18 February 2016


Lesson of the Week

My young chess students were presented with exercises this week that are designed to develop their calculation skills. For the advanced students, I culled six problems from a workbook that I created for my chess camp two years ago and that I updated this week so that other chess coaches might find it useful.

Problem 2 is from a game that I lost to an alum of the chess club where I now coach. He is our current city champion. The game from which the position is extracted was played when he was in high school.

Problem 6 asks the young players to find the move that I considered, but did not play, against IM John Donaldson in a simul in 2003. I managed a draw (Donaldson scored 26-2-2 in the simul), but had winning chances had I played the move that I had been aiming at for several moves prior. Donaldson was moving around the boards quickly and I did not have enough time to resolve my doubts concerning the sacrifice.

White to move (1-3)




Black to move (4-6)




I introduced my beginning students to the knight's tour exercise to develop their abilities to handle that piece. The worksheet had a sample with the first ten moves entered and three blank chess boards for them to write on. The image below displays part of this worksheet.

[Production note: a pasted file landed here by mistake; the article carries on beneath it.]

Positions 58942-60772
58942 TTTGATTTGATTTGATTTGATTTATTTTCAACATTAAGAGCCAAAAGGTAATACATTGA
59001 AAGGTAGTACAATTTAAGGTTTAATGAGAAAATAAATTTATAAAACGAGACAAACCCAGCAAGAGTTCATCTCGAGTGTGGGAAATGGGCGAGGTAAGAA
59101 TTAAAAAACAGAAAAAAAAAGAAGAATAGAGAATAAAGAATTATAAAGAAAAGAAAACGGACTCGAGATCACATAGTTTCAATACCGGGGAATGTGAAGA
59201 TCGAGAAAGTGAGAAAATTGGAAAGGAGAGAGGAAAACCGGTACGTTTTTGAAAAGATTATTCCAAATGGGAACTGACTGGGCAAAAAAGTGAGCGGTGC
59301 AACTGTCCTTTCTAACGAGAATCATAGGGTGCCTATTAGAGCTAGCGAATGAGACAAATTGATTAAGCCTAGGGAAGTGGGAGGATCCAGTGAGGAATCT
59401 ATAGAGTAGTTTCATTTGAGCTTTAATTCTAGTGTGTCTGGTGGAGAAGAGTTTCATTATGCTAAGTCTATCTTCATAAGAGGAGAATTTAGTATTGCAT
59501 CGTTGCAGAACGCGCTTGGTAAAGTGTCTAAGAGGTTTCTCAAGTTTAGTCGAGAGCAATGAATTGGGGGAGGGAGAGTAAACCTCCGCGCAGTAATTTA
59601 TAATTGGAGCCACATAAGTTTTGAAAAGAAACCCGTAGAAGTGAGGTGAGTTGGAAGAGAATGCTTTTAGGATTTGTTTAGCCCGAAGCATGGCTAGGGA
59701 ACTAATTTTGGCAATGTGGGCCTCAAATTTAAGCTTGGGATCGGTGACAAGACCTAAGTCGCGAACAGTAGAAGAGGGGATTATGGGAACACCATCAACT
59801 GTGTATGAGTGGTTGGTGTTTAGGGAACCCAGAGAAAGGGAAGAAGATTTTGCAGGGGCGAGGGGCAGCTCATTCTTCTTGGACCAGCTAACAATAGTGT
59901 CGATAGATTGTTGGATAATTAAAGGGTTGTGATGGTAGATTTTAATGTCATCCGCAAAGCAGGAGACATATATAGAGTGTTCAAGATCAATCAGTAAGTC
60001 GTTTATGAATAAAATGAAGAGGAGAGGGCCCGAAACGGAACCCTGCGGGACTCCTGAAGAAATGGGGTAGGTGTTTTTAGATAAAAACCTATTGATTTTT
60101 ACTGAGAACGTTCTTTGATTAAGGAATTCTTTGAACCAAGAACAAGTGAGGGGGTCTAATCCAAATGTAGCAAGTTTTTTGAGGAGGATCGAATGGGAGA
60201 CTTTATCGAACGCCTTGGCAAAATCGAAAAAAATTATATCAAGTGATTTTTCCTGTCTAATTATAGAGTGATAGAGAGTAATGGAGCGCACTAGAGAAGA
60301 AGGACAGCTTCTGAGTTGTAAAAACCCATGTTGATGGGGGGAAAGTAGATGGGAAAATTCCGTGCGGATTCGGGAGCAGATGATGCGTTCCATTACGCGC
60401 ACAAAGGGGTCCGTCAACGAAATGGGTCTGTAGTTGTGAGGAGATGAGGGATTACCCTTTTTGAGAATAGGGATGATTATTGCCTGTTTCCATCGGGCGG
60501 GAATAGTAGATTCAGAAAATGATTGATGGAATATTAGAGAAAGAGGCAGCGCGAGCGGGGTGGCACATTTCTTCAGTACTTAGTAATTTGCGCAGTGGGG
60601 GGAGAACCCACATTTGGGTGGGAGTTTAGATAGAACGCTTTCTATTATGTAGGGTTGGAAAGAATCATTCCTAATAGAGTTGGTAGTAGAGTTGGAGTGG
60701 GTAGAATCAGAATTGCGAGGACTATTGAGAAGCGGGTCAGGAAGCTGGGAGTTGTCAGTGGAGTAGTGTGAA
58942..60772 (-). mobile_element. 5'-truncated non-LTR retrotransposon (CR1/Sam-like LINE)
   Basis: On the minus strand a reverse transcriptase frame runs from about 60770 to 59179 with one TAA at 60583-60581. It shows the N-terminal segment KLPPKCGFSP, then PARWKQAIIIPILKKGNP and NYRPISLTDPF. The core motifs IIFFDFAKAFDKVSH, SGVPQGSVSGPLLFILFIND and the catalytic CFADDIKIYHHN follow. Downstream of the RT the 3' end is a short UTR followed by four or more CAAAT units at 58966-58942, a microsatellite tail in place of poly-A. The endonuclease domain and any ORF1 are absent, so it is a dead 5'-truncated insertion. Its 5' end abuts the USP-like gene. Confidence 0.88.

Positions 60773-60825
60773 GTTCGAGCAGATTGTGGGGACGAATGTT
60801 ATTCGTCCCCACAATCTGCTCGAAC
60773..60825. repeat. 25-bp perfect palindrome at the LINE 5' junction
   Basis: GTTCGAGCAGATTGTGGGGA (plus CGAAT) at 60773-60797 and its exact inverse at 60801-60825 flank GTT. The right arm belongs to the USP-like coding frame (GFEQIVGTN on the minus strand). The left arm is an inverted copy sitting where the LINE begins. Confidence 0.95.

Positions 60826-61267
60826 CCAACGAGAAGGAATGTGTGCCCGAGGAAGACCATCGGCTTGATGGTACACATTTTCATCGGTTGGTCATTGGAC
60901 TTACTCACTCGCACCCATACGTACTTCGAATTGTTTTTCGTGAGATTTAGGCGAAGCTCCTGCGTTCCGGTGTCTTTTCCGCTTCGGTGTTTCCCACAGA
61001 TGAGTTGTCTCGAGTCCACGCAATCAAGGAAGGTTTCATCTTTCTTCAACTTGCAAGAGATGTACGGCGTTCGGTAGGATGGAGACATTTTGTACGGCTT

The Workbook

My workbook is titled "Basic Training for Chess Success: Lessons from Camp" and was created for my 2014 summer chess camp. I have been creating new workbooks each year for my summer chess camp since 2008, often reusing materials that were particularly useful. "Basic Training" uses a section from my 2010 workbook, which was wholly focused on Adolf Anderssen (see "Learning from Errors: Adolf Anderssen"). This is followed by a section drawing lessons from Paul Morphy that I created for my 2012 workbook and then a short lesson that has appeared in several workbooks that applies Dan Heisman's Elements of Positions Evaluation to Pillsbury -- Lasker, Nuremberg 1896. There is a short endgame section culled from my work on Vasily Smyslov that formed the core of my 2011 workbook. Finally, the workbook contains a "glossary of tactics" and 124 exercises with solutions.

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